Masa (Spanish pronunciation: [ˈmasa]) is Spanish for dough. In the Americas it is often short for masa de maíz, a maize (corn) dough made from freshly prepared hominy. It is used for making corn tortillas, tamales, pupusas, arepas and many other Latin American dishes. The dried and powdered form is called masa harina, masa de harina, and sometimes maseca, the name of a leading commercial brand. It is reconstituted with water before use. Masa de trigo is Spanish for wheat flour dough. It is also used for making wheat tortillas and other breads and pastries.
To make hominy, field corn (maize) grain is dried and then treated by soaking and cooking the mature (hard) grain in a dilute solution of slaked lime (calcium hydroxide) or wood ash, a process termed nixtamalization. Lime and ash are highly alkaline: the alkalinity helps the dissolution of hemicellulose, the major glue-like component of the maize cell walls, and loosens the hulls from the kernels and softens the corn. Some of the corn oil is broken down into emulsifying agents (monoglycerides and diglycerides), while bonding of the corn proteins to each other is also facilitated. The divalent calcium in lime acts as a cross-linking agent for protein and polysaccharide acidic side chains. As a result, while cornmeal made from untreated ground corn is unable by itself to form a dough on addition of water, the chemical changes in masa allow dough formation, which is essential to the ability to fashion dough into tortillas.
Finally, in addition to providing a source of dietary calcium, the lime reacts with the corn so that the nutrient niacin can be assimilated by the digestive tract. While consumption of untreated corn is a risk factor in predisposition to pellagra, as in African countries, the risk is dramatically reduced or eliminated by nixtamalization. The soaked maize is washed, and then ground into masa. When fresh masa is dried and powdered, it becomes masa seca or masa harina.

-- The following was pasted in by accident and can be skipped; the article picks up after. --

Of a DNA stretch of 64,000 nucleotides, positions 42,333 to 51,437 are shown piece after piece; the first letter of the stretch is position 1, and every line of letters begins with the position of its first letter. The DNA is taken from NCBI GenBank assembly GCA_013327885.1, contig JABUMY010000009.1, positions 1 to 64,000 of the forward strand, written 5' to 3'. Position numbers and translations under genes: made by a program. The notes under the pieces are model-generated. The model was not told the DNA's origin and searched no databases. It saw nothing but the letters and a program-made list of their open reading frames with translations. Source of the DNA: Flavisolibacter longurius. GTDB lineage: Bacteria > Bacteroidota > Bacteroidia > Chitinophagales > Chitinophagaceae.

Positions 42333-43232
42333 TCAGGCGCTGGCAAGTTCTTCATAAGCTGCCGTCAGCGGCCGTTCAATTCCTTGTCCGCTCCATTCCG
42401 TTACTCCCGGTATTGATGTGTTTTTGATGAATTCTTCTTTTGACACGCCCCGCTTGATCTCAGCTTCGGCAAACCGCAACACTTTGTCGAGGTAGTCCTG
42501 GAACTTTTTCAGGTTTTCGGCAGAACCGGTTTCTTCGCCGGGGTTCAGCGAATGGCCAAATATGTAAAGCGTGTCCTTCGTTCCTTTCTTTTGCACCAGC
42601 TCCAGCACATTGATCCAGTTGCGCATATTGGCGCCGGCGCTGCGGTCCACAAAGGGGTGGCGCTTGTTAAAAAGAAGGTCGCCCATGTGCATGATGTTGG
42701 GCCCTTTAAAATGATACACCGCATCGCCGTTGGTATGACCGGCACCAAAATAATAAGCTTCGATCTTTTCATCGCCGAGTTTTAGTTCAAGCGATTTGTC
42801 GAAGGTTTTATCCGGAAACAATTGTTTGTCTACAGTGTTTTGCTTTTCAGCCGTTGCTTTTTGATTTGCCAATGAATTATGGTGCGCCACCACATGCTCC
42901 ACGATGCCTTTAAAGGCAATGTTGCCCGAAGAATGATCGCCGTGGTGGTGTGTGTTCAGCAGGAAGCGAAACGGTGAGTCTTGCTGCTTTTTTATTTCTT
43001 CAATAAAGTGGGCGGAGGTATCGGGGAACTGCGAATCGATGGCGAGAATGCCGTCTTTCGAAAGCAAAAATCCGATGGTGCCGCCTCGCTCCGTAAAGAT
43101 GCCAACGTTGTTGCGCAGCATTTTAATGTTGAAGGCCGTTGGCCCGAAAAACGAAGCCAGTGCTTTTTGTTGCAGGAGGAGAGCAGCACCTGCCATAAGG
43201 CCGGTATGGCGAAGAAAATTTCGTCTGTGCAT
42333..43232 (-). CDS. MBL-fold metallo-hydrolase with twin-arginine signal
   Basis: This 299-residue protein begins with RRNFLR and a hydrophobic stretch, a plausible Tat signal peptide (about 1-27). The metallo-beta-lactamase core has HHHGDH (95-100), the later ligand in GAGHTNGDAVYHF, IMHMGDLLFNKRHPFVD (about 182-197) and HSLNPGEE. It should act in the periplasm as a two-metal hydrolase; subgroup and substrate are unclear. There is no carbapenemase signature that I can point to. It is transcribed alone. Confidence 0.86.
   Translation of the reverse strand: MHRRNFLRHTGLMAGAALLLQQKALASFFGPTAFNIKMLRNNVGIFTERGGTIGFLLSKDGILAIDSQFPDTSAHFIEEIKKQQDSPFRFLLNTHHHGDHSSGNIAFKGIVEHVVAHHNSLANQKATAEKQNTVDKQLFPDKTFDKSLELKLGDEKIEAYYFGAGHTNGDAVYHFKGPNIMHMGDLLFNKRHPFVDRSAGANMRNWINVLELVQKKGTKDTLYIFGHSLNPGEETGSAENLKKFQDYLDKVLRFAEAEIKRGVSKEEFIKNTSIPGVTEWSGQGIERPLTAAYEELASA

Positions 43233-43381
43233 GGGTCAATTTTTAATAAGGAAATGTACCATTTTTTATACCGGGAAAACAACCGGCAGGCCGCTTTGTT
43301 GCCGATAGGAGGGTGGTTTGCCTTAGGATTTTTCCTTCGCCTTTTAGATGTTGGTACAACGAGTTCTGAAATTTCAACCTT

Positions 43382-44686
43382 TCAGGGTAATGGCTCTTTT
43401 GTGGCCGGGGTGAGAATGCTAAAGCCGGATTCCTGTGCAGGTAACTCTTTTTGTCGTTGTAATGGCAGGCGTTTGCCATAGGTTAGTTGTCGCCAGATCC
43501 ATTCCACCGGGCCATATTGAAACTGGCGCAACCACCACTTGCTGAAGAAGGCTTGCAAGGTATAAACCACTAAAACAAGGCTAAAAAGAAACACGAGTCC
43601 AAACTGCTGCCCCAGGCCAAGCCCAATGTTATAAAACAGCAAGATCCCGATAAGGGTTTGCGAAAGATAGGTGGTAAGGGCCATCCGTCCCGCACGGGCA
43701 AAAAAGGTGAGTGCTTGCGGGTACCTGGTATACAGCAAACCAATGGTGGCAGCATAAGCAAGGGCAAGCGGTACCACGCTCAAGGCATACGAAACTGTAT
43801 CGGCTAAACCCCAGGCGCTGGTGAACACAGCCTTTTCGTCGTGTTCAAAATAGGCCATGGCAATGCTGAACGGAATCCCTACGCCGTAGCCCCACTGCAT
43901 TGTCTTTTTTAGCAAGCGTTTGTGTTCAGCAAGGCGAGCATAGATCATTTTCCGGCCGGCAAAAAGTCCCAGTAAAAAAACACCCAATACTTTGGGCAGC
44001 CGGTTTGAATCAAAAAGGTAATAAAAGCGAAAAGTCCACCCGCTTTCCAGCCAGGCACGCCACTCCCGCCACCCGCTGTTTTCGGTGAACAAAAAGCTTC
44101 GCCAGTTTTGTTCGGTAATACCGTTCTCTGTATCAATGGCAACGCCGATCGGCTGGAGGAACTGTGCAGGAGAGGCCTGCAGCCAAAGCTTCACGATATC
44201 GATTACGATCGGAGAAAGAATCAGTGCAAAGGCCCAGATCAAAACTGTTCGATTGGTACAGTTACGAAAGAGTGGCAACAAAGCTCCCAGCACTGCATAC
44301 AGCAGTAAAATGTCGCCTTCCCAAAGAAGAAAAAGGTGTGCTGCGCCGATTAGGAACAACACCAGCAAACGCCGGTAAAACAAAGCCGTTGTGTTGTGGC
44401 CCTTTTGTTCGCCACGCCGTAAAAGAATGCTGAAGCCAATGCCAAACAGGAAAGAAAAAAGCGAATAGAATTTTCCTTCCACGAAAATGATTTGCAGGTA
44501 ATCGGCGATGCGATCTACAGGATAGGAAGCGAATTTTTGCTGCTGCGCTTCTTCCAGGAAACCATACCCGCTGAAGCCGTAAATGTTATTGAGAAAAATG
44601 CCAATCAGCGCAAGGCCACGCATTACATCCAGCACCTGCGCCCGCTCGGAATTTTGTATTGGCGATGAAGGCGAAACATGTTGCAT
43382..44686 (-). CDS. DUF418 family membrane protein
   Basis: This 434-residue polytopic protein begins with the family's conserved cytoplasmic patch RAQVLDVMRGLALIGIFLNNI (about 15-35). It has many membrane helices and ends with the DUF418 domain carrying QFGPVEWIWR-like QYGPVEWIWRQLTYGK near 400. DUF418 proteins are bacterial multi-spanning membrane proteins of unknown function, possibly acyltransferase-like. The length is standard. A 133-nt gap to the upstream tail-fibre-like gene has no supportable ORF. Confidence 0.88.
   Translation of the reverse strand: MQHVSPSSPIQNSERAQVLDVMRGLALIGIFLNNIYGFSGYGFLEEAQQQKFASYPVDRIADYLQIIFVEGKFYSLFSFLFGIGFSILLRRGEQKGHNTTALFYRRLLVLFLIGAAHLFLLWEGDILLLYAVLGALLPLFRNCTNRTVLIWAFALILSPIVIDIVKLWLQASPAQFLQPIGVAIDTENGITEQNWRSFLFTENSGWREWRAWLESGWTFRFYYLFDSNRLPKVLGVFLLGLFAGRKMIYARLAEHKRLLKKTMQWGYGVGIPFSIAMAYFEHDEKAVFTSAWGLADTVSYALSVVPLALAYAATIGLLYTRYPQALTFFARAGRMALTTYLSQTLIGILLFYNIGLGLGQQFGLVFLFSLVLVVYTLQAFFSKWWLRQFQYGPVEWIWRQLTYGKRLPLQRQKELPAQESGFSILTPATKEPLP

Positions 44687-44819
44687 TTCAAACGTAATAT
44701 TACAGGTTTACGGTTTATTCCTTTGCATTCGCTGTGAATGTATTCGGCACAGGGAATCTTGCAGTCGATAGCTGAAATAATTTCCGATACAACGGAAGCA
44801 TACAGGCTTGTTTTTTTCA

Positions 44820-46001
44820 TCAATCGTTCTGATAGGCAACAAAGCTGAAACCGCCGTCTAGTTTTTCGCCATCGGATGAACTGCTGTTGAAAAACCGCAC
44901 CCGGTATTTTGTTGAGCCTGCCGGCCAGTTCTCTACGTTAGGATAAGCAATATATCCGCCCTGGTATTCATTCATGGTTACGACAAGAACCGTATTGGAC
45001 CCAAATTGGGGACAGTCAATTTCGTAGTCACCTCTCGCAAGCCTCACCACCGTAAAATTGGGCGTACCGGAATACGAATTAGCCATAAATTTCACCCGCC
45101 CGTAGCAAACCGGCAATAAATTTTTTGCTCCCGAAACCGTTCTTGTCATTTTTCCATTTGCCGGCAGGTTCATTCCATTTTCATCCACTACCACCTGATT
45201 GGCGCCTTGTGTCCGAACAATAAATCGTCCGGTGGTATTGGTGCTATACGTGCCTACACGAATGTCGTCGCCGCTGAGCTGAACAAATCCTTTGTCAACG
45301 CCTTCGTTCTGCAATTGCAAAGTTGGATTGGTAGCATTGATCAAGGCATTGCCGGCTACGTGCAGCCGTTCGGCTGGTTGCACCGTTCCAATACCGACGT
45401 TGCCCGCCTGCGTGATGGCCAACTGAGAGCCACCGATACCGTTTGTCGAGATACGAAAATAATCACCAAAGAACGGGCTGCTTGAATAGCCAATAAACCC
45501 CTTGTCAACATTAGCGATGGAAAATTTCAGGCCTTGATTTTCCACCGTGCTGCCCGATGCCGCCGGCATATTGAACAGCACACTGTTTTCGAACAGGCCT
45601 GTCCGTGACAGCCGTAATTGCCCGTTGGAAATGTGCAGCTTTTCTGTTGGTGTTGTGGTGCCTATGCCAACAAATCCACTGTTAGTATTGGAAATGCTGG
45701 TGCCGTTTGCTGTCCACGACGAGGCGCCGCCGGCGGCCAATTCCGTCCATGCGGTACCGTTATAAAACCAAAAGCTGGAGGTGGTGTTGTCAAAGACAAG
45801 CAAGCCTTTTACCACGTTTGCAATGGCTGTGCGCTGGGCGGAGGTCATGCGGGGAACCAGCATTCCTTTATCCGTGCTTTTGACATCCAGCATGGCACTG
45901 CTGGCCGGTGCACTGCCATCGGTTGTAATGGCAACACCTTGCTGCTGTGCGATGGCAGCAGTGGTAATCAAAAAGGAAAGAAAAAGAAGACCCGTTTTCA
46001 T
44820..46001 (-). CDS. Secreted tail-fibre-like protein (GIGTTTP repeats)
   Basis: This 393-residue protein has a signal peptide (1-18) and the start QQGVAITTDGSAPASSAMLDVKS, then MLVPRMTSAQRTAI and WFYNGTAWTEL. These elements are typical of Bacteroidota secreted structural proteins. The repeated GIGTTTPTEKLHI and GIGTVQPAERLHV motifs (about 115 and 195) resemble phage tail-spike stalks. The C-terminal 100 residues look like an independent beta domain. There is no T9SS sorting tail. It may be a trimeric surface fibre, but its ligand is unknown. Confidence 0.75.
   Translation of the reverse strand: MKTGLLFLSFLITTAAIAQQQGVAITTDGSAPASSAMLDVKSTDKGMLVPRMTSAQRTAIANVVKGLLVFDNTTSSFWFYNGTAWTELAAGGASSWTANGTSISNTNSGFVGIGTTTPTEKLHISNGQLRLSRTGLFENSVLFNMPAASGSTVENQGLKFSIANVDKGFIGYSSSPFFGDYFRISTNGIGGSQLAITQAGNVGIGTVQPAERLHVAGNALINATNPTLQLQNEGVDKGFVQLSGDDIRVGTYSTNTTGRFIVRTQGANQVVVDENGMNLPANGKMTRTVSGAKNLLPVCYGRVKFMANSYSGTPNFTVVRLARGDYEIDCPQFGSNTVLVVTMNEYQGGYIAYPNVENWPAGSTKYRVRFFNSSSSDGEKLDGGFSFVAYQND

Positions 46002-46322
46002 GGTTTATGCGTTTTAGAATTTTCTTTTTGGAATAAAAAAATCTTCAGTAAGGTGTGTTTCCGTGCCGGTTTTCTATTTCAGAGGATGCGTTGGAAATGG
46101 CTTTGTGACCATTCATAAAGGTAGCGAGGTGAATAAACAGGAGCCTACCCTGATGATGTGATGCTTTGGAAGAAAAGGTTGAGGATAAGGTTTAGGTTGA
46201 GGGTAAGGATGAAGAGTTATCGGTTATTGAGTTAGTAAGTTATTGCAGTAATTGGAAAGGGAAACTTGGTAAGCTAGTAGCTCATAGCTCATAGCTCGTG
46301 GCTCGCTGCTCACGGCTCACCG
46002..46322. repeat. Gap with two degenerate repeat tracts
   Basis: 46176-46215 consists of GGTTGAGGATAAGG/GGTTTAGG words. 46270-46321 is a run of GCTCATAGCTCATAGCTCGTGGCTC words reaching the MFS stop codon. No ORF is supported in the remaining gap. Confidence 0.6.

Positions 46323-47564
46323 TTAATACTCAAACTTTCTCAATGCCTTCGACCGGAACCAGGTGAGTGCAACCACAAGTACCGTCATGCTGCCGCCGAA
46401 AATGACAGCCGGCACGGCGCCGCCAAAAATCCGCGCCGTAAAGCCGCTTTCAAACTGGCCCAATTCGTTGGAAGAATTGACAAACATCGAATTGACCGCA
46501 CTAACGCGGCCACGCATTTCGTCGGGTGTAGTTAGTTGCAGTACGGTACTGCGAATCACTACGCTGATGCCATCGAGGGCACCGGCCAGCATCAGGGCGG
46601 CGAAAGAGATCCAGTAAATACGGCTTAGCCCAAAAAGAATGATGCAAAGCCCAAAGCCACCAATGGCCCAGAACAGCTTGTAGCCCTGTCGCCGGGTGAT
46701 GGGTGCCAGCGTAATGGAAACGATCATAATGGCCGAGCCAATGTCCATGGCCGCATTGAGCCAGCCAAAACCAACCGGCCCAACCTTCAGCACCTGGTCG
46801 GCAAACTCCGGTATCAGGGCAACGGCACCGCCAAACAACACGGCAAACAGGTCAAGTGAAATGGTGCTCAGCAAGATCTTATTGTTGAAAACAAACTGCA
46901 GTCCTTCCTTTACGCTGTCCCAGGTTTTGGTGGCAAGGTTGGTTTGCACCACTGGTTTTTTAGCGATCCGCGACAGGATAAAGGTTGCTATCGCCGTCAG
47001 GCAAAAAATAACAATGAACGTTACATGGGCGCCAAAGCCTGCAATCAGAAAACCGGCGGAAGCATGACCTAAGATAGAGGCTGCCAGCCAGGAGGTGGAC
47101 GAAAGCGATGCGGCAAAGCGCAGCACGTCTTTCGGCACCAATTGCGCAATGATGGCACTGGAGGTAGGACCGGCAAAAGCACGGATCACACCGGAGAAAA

The process of making hominy is also called nixtamalization and the ground product can be called masa nixtamalera. In Central American and Mexican cuisine, masa nixtamalera is cooked with water and milk to make a thick, gruel-like beverage called atole. When made with chocolate and sugar, it becomes atole de chocolate. Adding anise and piloncillo to this mix creates champurrado, a popular breakfast drink.
- Kennedy, Diana (1975). The Tortilla Book. Harper and Row. ISBN 9780060123475.
- Harold McGee (2004). On Food and Cooking: The Science and Lore of the Kitchen. New York, New York (USA): Scribner. p. 478. ISBN 978-0-684-80001-1. Retrieved 23 January 2013.
- Food and Agriculture Organization (1992). Maize in human nutrition. United Nations. Retrieved 2007-01-12.